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Showing posts from June, 2013

Snowden still stuck in Moscow Airport transit area

- Ecuador has asked Russia for talks concerning Edward Snowden according to a Russian state broadcaster. Snowden is seeking asylum in Ecuador to avoid trial in the US. Snowden is believed to be in the transit zone of the Sheremetyevo airport in Moscow. This is confirmed by Russian president Vladimir Putin. As reported earlier in the Digital Journal, President Corea of Ecuador has revoked the travel papers that were issued by the Ecuadorean consul in London. This makes it difficult for Snowden to travel on to Ecuador since his US passport has already been revoked. Ecuador has insisted that Snowden must be on Ecuadorean territory to be given refugee status. Perhaps the talks are aimed at allowing Snowden transit to the Ecuador embassy in Moscow. Alexei Pushkov, the Russian parliamentary foreign affairs committee chair, said on Twitter that the case was tragic."The idealist Snowden was apparently convinced that it would be like in a Hollywood movie: he would blow the whistle, and de…

CIA provided information to South African police that led to arrest of Mandela in 1962

While the US now celebrates and praises Nelson Mandela as the father of South Africa, in the past Mandela was regarded as a dangerous revolutionary associated with violence and communists. The CIA apparently helped ensure his arrest in August of 1962. In an article published in January of 2005, William Blum sets out the background of the CIA involvement in the arrest of Nelson Mandela. Ultimately Mandela was convicted and was jailed for a total of 28 years. By the time Mandela was released in February of 1990, his stature had changed dramatically and then President George Bush Sr. telephoned Mandela to say that Americans rejoiced at his release. Blum points out that this was the same George Bush who once was head of the CIA and who was second in power during an administration that worked closely with South African Intelligence service to provide information about Mandela's African National Congress. The African National Congress was seen by the US as part of the "Internationa…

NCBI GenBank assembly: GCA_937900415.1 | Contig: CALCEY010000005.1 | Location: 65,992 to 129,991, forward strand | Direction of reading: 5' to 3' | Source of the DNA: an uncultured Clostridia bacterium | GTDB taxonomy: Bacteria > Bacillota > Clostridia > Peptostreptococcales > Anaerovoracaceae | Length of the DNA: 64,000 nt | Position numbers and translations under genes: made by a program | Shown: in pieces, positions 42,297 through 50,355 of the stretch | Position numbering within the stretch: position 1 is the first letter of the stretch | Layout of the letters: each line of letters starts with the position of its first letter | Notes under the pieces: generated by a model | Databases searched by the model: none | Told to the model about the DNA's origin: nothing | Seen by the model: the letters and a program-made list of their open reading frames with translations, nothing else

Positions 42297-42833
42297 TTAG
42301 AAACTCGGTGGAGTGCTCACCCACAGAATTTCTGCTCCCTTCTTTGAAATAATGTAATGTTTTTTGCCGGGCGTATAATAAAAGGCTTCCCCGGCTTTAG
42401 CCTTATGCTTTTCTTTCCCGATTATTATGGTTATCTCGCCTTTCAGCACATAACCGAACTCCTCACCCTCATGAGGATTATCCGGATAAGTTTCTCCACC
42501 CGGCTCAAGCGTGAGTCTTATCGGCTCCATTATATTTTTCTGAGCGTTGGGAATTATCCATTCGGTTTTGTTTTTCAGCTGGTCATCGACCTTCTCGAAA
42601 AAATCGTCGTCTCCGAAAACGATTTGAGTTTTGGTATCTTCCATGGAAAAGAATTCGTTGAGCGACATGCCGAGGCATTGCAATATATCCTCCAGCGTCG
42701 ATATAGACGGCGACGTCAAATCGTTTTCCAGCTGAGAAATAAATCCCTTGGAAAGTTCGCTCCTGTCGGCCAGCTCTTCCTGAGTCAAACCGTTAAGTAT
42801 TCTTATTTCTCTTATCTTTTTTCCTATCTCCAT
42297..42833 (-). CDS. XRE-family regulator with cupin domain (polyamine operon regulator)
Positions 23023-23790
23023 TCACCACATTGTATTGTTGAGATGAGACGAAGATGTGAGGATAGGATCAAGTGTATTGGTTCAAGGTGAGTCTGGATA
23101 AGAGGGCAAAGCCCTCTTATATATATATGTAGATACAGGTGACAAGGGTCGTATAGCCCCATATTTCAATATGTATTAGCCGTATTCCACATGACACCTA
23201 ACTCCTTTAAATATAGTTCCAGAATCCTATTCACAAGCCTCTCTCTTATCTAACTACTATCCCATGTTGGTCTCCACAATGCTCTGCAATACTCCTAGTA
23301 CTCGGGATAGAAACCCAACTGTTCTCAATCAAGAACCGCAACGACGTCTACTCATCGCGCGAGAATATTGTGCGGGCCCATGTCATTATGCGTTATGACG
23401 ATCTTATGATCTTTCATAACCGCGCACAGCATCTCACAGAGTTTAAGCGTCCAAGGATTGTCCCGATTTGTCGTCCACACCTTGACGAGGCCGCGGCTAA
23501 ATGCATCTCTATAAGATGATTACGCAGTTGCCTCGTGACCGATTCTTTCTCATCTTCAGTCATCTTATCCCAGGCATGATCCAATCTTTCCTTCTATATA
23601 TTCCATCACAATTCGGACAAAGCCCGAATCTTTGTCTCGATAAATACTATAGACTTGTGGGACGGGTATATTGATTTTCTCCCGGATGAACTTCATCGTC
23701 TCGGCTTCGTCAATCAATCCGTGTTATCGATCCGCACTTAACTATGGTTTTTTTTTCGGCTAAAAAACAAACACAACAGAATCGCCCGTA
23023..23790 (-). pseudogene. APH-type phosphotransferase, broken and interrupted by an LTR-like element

US National Security Agency spied on both the UN and the European Union in US and Brussels

The well-known German newspaper Der Spiegel claims that the US National Security Agency spied on European Union computer networks in Washington and also at the the UN.The source of the claims are a September 2010 "top secret" document that whistleblower Edward Snowden had taken with him. Journalists from Der Spiegel had read the document in part. The document shows how the NSA  bugged offices and spied on internal EU computer networks in both Washington and the United Nations. The NSA not only listened to conversations and phone calls but were able also to peruse documents and emails. The document specifically referred to the EU as a target. These reports, if confirmed, could be highly damaging to relations between the US and the EU.
Not surprisingly,[url=http://www.telegraph.co.uk/news/worldnews/northamerica/10150905/NSA-suveillance-US-bugged-EU-offices.html t=_blank] EU officials [/url]have already demanded that the US explain the alleged bugging.  The NSA also targeted t…

Canada-Europe free trade deal is about expanding corporate power and shrinking democratic control

Canadian Prime Minister Stephen Harper is busy promoting CETA, the Canada-European Comprehensive Economic and Trade Agreement while on his travels in Europe. Critics claim that the agreement is less about free trade and more about extending the power of huge global corporations.
The deal has been criticized ever since negotiations began. Among the claims of critics is that the deal could add up to $3 billion to the price of Canadian drugs by extending patent lengths. It could also restrict the manner in which local governments are able to spend money and also ban any buy local policies. The Wall Street Journal reports that Canadian negotiators have agreed that their will be no investment review on any European firm's takeover or investment in a Canadian firm unless it is over $1.5 billion. Currently any deal over $330 million is subject to review. The higher amount would be phased in over several years. As it liberalizes the rules for giant global European base…